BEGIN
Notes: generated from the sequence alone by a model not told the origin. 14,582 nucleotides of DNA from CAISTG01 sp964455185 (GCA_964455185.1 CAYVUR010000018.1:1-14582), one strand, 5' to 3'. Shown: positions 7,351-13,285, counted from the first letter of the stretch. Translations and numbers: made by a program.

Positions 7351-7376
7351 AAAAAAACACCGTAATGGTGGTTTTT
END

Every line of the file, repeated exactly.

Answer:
Notes: generated from the sequence alone by a model not told the origin. 14,582 nucleotides of DNA from CAISTG01 sp964455185 (GCA_964455185.1 CAYVUR010000018.1:1-14582), one strand, 5' to 3'. Shown: positions 7,351-13,285, counted from the first letter of the stretch. Translations and numbers: made by a program.

Positions 7351-7376
7351 AAAAAAACACCGTAATGGTGGTTTTT